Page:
Celebrities Speaking On Self Isolation: Helpful Or Out Of Touch?

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Gal Gadot sings in “Imagine” video (Photo/ CNN)

Reed Dillon, Staff Writer

In recent times, as SARS-CoV-2 spreads rapidly through the United States, many celebrities are speaking out in support of self-isolation. Celebrities are using social media platforms like Instagram, Snapchat, Twitter, and Tik Tok to document their self-isolation experiences. Through Instagram or Snapchat stories, people have shared what they are doing to stay busy and safe at home. 

While some celebrities have used their social media influence to educate their followers on the importance of limiting human contact or to share their social distancing tips for physical and mental health, others seem to be lacking in empathy for those less fortunate. 

Sadly, some photos or videos posted by celebrities only go to show the large economic disparity between the rich and those with fewer means. Freshman Paris Smith speaks on these out of touch posts: “Maybe just think of things the average person can do, someone who doesn’t live in a multi-million dollar mansion and have several pools.” While stars such as Madonna or Gal Gadot likely are not intending to offend their viewers, they simply are not in the same situation as the average person. Madonna’s post on COVID-19 as the “great equalizer” from her rose petal bath, or Gadot’s star-studded rendition of John Lennon’s “Imagine,” where Amy Adams, Mark Ruffalo, Kristin Wiig, Zoe Kravitz, and others sing “imagine no possessions” from their spacious homes, seem distasteful. 

Celebrities posting about their “boredom” has begun to irritate those who are in a much more difficult situation. Many people do not have the same job security as those with more money or the ability to work from home. People whose jobs require them to work in person either face unemployment or must put themselves at risk of contracting COVID-19.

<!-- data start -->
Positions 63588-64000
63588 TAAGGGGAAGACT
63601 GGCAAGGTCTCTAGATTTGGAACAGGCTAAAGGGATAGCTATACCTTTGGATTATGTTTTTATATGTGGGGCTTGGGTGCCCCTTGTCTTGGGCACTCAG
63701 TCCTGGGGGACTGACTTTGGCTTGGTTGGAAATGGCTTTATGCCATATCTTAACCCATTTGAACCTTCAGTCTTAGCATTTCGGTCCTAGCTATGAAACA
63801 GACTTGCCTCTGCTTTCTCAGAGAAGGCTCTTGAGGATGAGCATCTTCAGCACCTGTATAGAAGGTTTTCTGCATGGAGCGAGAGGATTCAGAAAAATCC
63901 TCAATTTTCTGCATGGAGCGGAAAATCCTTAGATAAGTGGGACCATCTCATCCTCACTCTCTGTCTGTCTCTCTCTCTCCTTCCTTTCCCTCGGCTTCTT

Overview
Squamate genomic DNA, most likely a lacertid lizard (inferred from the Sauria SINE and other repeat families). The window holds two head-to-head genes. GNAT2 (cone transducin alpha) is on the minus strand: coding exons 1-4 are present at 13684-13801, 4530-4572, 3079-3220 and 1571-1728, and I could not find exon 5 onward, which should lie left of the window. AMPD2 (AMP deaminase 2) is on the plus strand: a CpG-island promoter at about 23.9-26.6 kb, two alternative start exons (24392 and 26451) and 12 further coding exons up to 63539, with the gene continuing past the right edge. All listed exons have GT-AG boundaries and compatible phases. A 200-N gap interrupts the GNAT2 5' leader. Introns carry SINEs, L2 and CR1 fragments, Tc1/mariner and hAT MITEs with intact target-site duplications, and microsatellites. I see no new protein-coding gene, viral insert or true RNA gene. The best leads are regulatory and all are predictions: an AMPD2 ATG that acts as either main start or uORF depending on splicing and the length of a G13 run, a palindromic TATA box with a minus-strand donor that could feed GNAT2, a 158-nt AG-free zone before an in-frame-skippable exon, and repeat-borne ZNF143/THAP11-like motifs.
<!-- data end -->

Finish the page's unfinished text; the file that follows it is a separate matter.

However, no matter the tone-deaf posts from stars who have not acknowledged the harsh reality of the challenges the less privileged are facing, it is necessary to have famous people with large followings spread awareness about SARS-CoV-2. Many people who do not follow the news follow celebrities, so having them share information about self-isolation and COVID-19 is an added layer of protection for those unaware of how to proceed. Freshman Jazelle Covington commented: “I agree that it’s important for [celebrities] to talk about this coronavirus, even if they’re saying clueless things, because not everyone, especially our generation, watches the news, so a lot of people wouldn’t know what to do.” 

Celebrities who have been diagnosed with COVID-19, such as Tom Hanks and Idris Elba, can serve as a wake-up call to many Americans who previously doubted its severity. The influence celebrities have is so widespread that anything they post will gain traction. The positive posts on social distancing and COVID-19 outweigh the thoughtless ones. Freshman Vaishnavi Bhalla shared her thoughts, stating, “I know [celebrities] can sound condescending because they might not get what the ‘regular’ people are going through, but a lot are spreading positivity. I appreciate that.” 

Celebrities sharing their experiences, if carried out respectfully, can build a greater sense of community. The Good Place actress Jameela Jamil posted this uplifting and authentic message on Twitter: “It’s ok if you’re not creating right now. It’s ok if you’re frozen/depressed/anxious/lost. I keep being asked how I’m staying creative. I’m not. I’m just looking for places to donate, reading the news, eating crisps or watching old box sets. It’s ok to just survive for a bit.”

 

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